Consider woodshedding and getting inside Mac's head instead....
    Sign me -
    Pretty Good For A Girl
    (My favorite compliment!)
  7. If you work them out for yourself by ear it will help you a lot more.

    Then you can make them as accurate as YOU want them, not as accurately as the tabber could be bothered to type out.

    But that bass playing sure is tasty. Sgt Peppers in particular.
  8. embellisher

    embellisher Holy Ghost filled Bass Player Supporting Member

    Bravo, Susie! Great post.:)

    Like my new friend Susie just said, you will learn a lot more of Sir Paul's feel and taste if you learn he bass lines by ear. And it will also benefit you down the road by improving your ear and making you a better player.
  9. Susie Jennings

    Susie Jennings

    Jan 30, 2001
    Thank you Jeff....glad to be of service.
  10. True, but the sheet music is good to see if you really want to study Paul's bass lines vs. the chords of the song. It's helped me a lot in that respect. I know it's trendy to bash notation around here, but it does have it's positives. I don't think anyone plays tabs without using their ear's not that black and white.
  11. Susie Jennings

    Susie Jennings

    Jan 30, 2001
    Hey there -
    I would never bash notation per is very important to be able to read tab and staff! My only point was that if a player was gonna make use of his or her ear, dis is da place! Paul's basslines are quite melodic, and when one listens from start to finish there is quite a nice shape, method and motion to them that, in my humble opinion, is nicely served by getting them in your brain by non-written means. I am also a vocalist, and there is a similar value involved in learning a song this way. I hardly ever rely on sheet music to learn a song! But let me hear it a few times and I've got it. Listening for shape, dynamics, relationships, tone and feel are things sheet and tab don't provide, although yes, it is a good start. But learning anybody's lines off the record is one-dimensional without knowing some theory too.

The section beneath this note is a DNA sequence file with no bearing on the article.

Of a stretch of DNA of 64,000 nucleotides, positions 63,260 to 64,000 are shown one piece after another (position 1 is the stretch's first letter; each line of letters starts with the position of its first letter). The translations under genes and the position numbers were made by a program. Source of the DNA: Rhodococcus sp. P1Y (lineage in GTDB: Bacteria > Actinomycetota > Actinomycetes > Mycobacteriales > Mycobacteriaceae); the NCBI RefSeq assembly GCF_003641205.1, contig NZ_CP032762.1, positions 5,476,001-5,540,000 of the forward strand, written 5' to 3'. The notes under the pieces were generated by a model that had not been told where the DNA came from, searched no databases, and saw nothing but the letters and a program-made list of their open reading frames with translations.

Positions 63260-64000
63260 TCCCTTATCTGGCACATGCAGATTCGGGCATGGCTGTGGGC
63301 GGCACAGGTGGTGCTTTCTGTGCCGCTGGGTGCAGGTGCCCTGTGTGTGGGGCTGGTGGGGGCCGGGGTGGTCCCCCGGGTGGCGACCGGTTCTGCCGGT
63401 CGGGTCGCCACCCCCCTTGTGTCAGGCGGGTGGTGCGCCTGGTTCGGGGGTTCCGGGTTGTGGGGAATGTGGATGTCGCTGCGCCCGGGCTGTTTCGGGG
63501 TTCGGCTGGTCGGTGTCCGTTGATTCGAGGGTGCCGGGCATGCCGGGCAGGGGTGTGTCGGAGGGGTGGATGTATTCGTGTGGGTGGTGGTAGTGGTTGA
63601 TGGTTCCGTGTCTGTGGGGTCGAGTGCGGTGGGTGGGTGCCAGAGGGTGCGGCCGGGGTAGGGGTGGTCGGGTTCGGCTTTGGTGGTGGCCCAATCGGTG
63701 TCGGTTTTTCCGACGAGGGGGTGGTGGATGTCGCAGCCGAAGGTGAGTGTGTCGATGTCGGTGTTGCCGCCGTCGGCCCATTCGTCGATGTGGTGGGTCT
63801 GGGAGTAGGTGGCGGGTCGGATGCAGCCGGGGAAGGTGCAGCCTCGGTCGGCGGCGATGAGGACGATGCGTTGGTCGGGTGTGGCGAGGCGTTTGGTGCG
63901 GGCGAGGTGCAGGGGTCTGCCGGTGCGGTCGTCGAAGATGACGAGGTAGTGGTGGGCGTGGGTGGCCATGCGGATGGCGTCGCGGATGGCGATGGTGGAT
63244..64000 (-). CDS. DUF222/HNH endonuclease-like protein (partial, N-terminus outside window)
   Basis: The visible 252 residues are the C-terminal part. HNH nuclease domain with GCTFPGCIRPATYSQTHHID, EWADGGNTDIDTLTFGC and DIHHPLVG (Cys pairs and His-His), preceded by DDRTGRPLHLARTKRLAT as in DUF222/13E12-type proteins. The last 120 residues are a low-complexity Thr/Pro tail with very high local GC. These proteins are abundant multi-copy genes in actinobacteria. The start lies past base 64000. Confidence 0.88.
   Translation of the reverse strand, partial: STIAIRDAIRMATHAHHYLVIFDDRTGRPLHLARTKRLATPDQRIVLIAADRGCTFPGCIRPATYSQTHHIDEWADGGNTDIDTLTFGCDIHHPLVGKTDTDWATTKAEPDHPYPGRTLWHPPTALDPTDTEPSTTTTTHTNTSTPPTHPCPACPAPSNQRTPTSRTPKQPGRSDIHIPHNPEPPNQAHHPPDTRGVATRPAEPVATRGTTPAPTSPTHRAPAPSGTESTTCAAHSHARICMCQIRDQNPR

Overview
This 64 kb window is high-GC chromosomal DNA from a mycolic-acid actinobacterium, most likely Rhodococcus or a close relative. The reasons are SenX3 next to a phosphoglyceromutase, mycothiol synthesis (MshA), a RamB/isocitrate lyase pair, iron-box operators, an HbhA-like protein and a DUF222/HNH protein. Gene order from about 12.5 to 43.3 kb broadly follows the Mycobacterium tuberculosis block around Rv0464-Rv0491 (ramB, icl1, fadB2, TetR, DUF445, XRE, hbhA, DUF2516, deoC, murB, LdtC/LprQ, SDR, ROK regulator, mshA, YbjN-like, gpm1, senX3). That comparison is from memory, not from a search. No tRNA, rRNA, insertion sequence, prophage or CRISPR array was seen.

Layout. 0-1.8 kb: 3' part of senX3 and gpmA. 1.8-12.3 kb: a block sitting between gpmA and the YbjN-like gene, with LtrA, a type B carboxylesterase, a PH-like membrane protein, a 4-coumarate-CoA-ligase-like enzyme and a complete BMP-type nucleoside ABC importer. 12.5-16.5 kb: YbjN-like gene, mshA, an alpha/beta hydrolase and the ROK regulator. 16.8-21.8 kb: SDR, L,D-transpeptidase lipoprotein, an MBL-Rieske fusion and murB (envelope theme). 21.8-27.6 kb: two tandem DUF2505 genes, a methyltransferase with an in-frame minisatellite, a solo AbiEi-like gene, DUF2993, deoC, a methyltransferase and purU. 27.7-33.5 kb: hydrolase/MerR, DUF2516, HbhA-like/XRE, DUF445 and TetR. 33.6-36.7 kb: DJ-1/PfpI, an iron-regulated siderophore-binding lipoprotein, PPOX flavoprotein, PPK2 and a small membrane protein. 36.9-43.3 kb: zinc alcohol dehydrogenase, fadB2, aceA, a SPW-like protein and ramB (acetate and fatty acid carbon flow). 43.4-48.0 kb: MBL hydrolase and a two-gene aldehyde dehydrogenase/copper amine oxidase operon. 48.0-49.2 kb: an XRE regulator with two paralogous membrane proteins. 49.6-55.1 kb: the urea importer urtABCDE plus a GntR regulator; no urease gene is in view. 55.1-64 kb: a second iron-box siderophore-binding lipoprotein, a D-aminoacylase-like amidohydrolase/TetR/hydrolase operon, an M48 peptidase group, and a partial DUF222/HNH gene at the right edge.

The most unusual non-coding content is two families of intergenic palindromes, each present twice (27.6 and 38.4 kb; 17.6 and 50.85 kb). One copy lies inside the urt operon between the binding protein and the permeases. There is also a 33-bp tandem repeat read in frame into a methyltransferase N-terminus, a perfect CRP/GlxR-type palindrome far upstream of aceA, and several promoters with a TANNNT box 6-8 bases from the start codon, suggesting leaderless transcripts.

It's great to be able to read....I wish I did it better. I'm one of those people who'd like to see bass written in treble clef!
    Last note about Paulie:
    If you listen to "Something", "Lovely Rita", and a jillion others, you'll notice that not only are the bass parts stand-alone voices, but you can actually hear him 'performing' them! Paul never sounds punched in to me. Just a human being developing a great part from start to finish.

    Thanks for letting me run off at the mouth!
  12. Preach on, sister!!

    I agree with your post. I guess it just depends on what you want to learn from Sir Paul at any given time. In my case I wanted to see what I could learn chord/theory wise, but there are times when it's better to just learn it by ear, as if you were singing it. That guy is just awesome. It's crazy to think of how he got 'stuck' playing bass...:eek: ...